So I’ve been spending some time recently studying the artwork of comics legend Bill Everett.
Everett got his start in comics near the end of the 1930s, leaving behind a struggling career in advertising to join the fledgling comics industry. Soon thereafter, he created the character he’s probably best-known for (and who’s one of my particular favorites): Prince Namor, the Sub-Mariner. Namor is generally recognized as comics’ first anti-hero, a dynamic figure who’s as much a threat as he is a champion.
Everett’s also known as the co-creator of Daredevil, and the guy who decided the character should be blind (he got the idea from his own daughter’s vision problems). He also had runs on characters like Dr. Strange and the Hulk, and in the 1960s inked many of the top talents in the business. His work inking Gene Colan on Black Widow, for instance, is kind of legendary, both for its beauty and for its, shall we say, rather enthusiastic portrayal of the female form.
But I’m not here to discuss Bill Everett’s contributions to super heroes (or blatant cheesecake). No, I’m here because I’ve discovered Everett’s horror comics work.
Starting during comics’ first horror boom, Everett turned in some really stellar work, from cartoonish grotesqueries like the one above, to monsters in the style of Basil Wolverton…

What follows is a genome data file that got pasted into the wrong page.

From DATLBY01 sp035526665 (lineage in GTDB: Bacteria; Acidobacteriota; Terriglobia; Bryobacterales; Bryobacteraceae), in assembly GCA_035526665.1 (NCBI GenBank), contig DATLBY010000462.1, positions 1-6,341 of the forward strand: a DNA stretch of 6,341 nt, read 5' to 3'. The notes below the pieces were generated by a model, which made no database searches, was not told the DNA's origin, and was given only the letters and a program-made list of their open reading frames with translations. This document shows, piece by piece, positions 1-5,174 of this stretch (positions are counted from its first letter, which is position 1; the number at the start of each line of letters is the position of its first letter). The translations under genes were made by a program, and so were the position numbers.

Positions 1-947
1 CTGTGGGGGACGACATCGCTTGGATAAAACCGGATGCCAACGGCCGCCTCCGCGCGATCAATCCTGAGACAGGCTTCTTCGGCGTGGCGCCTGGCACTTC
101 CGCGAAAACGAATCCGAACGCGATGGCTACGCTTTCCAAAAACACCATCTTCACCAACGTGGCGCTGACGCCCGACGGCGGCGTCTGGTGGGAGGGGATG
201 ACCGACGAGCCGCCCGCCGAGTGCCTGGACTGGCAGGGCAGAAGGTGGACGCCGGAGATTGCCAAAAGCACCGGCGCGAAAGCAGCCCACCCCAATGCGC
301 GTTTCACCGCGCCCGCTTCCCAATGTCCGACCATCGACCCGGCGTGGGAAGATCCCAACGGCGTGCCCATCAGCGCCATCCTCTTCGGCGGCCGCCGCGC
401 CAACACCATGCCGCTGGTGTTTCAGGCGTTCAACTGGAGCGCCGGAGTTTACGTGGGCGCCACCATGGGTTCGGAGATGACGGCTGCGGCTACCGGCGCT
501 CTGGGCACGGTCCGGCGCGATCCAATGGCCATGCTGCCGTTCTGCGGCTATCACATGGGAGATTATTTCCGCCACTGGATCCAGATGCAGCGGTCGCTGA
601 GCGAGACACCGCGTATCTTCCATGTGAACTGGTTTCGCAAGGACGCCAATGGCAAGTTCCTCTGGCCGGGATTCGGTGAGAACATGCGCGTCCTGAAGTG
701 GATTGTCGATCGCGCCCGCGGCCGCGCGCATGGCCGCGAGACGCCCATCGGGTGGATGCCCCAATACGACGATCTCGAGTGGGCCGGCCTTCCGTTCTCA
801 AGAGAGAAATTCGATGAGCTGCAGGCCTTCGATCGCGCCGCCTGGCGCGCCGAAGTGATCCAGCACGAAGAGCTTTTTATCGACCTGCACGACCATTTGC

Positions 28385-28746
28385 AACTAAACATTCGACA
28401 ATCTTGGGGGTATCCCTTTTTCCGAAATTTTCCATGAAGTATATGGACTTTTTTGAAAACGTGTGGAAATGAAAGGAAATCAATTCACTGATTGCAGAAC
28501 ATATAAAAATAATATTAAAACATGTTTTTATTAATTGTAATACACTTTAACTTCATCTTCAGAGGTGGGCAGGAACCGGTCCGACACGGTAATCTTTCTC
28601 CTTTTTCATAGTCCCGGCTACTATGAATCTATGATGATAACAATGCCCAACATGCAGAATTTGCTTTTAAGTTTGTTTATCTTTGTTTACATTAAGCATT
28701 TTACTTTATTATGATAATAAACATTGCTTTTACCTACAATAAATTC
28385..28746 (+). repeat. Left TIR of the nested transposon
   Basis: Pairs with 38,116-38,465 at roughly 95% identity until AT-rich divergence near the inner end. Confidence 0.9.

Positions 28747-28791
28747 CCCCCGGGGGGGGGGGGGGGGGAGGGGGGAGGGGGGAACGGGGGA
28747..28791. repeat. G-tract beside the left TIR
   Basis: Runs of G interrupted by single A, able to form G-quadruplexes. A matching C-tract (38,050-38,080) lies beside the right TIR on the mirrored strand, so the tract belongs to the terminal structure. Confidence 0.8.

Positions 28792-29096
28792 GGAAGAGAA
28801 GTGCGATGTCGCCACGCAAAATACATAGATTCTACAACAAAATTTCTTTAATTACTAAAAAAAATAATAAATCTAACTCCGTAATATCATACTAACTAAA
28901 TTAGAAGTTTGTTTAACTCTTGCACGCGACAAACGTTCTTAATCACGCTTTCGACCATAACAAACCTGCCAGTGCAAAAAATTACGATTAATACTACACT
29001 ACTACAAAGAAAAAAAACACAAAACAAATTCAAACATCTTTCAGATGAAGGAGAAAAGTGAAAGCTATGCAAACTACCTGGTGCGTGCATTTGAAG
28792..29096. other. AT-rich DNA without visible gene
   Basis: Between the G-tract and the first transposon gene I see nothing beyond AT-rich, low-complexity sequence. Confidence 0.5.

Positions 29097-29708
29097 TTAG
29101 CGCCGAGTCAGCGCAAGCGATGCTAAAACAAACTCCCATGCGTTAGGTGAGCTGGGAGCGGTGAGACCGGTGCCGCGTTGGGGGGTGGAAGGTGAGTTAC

But he also did comedy, turning in this bit of macabre humor for the early iteration of Crazy:
This story was dredged up and repurposed 20 years later, during comics’ next major flirtation with horror, as the basis for an entire series: the black and white magazine Tales of the Zombie.
Tales of the Zombie wasn’t Everett’s only black and white 70s horror work, however. He also did some stuff for the short-lived Skywald line of horror comics. Getting into the market to compete with Warren’s black and white horror anthology magazines Creepy and Eerie, Skywald had series like Psycho and Nightmare. Working outside the bounds of the Comics Code, and catering to a slightly older audience, Skywald’s stuff had a terrific pulpy energy to it, and Everett got right into the spirit of things with the cheesecake horror of stuff like “Skeletons of Doom.”
But the Bill Everett Skywald work that really caught my eye was a series of pin-ups he did for them. This is very late in Everett’s career (he died in 1973), but these pieces feature heavy rendering and a kind of demented detail that seems very far removed from the smooth, open cartooning of his super hero work of the same period. So I’ll leave you with three pieces I liked in particular. Saving the best for last, and all that…
A post-script: If you’d like to see more of Everett’s 1950s horror work, you can find a ton of it (including the complete stories of “Il Duce,” “The Men From Mars,” and most importantly, “Zombie!”) at the following link:
Go check it out.